Great Toe

While certainly not the largest joint in your body, the loss of toe motion can dramatically impact your ability to walk normally. The MPJ Extensionater®  is the only device engineered to create the natural motion that normally occurs during gait.

Small Body Part, big problem. Losing motion of the great toe is painful, and changes the way a person walks.

MPJ Extensionater® re-creates physiological motion.

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MPJ EXTENSIONATER®

The Metatarsophalangeal Joint (MPJ) plays a role for walking, running, playing sports. All of these propelling movements require a full range of motion in the big toe. The ERMI MPJ Extensionater® helps patients with hallux limitus or hallux rigidus - severely limited motion in the metatarsophalangeal joint (MPJ) at the base of the big toe. The device can be configured to promote both extension and flexion by mimicking the position of the foot and toe while walking.

The Metatarsophalangeal Joint (MPJ) plays a role for walking, running, playing sports. All of these propelling movements require full range of motion in the big toe.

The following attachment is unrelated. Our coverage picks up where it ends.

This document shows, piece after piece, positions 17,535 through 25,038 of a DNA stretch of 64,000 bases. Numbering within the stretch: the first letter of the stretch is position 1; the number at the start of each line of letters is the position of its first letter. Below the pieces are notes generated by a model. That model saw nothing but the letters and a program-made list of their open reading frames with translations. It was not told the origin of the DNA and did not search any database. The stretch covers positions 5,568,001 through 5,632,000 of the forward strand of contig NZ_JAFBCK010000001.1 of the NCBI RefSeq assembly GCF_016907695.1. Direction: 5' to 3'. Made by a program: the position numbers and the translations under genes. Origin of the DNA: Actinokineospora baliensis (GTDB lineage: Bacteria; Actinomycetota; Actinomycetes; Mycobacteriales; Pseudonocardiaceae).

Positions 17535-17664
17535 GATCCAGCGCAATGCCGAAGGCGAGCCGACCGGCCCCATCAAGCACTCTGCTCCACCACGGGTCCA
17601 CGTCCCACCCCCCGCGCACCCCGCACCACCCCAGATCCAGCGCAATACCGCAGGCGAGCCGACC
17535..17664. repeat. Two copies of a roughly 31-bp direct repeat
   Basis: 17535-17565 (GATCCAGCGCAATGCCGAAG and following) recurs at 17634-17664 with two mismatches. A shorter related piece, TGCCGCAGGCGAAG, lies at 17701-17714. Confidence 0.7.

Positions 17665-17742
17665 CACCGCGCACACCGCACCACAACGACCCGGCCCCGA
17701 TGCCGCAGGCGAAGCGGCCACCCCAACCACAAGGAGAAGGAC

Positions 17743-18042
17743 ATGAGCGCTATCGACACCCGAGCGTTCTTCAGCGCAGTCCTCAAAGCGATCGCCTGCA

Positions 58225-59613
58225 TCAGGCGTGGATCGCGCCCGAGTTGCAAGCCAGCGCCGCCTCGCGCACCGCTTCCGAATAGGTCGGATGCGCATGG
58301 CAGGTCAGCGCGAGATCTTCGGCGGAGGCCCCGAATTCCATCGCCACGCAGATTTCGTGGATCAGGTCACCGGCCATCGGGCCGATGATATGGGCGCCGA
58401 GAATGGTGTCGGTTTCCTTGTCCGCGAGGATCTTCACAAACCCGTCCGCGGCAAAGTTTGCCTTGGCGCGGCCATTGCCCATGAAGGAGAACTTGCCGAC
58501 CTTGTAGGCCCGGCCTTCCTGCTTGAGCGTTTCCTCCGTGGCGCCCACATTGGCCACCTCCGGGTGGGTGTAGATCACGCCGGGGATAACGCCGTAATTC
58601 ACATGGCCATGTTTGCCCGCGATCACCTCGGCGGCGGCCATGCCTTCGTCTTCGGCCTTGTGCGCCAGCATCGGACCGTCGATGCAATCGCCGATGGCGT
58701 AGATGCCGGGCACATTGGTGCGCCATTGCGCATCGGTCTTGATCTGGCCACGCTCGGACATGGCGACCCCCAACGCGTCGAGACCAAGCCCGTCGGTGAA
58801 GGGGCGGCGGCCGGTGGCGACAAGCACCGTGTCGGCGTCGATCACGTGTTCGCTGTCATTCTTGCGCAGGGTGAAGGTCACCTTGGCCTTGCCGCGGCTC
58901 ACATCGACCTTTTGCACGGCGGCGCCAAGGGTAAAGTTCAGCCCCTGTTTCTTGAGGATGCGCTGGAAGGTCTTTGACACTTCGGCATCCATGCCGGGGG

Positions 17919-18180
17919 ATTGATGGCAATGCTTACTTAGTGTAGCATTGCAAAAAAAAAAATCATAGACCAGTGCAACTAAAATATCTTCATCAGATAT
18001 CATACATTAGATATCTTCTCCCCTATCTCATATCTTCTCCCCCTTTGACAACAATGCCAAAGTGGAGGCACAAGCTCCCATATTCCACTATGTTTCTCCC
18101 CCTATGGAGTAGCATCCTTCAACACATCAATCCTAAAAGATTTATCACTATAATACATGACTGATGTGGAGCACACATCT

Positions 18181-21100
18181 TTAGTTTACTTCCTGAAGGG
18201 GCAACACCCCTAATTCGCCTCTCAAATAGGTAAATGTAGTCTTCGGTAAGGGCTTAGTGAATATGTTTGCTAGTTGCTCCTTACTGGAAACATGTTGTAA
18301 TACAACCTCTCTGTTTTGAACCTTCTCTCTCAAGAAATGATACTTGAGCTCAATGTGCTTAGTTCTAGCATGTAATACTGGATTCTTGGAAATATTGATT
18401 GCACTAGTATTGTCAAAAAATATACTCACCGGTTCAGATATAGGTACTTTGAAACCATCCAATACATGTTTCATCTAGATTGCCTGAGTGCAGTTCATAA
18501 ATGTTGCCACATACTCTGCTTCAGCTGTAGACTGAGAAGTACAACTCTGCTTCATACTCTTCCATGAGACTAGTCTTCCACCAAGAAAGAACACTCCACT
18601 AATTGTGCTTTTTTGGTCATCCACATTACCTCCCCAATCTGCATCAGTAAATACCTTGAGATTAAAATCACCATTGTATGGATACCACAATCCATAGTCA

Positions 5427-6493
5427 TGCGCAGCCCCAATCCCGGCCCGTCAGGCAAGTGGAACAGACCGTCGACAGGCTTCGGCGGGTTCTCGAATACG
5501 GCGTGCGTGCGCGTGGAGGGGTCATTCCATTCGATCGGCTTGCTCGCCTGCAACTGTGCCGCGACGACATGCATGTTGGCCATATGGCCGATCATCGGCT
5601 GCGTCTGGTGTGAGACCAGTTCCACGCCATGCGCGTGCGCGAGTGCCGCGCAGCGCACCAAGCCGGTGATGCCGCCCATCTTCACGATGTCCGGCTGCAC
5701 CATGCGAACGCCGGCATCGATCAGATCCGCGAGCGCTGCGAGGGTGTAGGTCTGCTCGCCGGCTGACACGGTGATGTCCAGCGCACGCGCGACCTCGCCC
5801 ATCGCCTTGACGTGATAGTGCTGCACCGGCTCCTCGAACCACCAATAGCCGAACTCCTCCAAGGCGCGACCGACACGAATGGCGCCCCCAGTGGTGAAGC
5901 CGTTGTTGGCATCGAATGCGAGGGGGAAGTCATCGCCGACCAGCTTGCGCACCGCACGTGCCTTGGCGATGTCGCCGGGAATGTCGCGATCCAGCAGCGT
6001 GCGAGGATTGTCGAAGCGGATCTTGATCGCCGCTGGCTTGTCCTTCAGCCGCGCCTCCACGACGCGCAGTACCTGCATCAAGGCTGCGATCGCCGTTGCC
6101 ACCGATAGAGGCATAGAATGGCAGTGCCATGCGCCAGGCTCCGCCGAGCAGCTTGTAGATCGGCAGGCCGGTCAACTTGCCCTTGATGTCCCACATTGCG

The first metatarsophalangeal joint (MPJ) is the joint at the base of the big toe. A smooth working MPJ is essential for normal gait.  The ERMI MPJ Extensionater® helps patients with hallux limitus or hallux rigidus . The device can be configured to promote both extension and flexion by mimicking the position of the foot and toe while walking. Controlled by the patient, our patented air bladder technology provides just the right amount of stretch to help the MPJ begin to glide normally.

Following surgery or injury such as “turf toe”, patients often develop arthrofibrosis in the MPJ – an abnormal grown of fibrous “scar tissue” around the joint – which leads to loss of motion.

In ability to freely move the MPJ causes people to compensate by limping, which further stresses the joints above, from the ankle all the way to the spine. Loss of Motion isn’t unusual in the first few weeks after injury or surgery. However, as many as 20 percent of patients suffer from activity limiting motion for a much longer period of time.

“For therapy, we would prefer to restore lost motion, rather than accommodate for it.” – Robert B. Weinstein, DPM.

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Download Suggested Instructions for Use (pdf format), but make sure you follow all recommendations from your treating physician or physical therapist.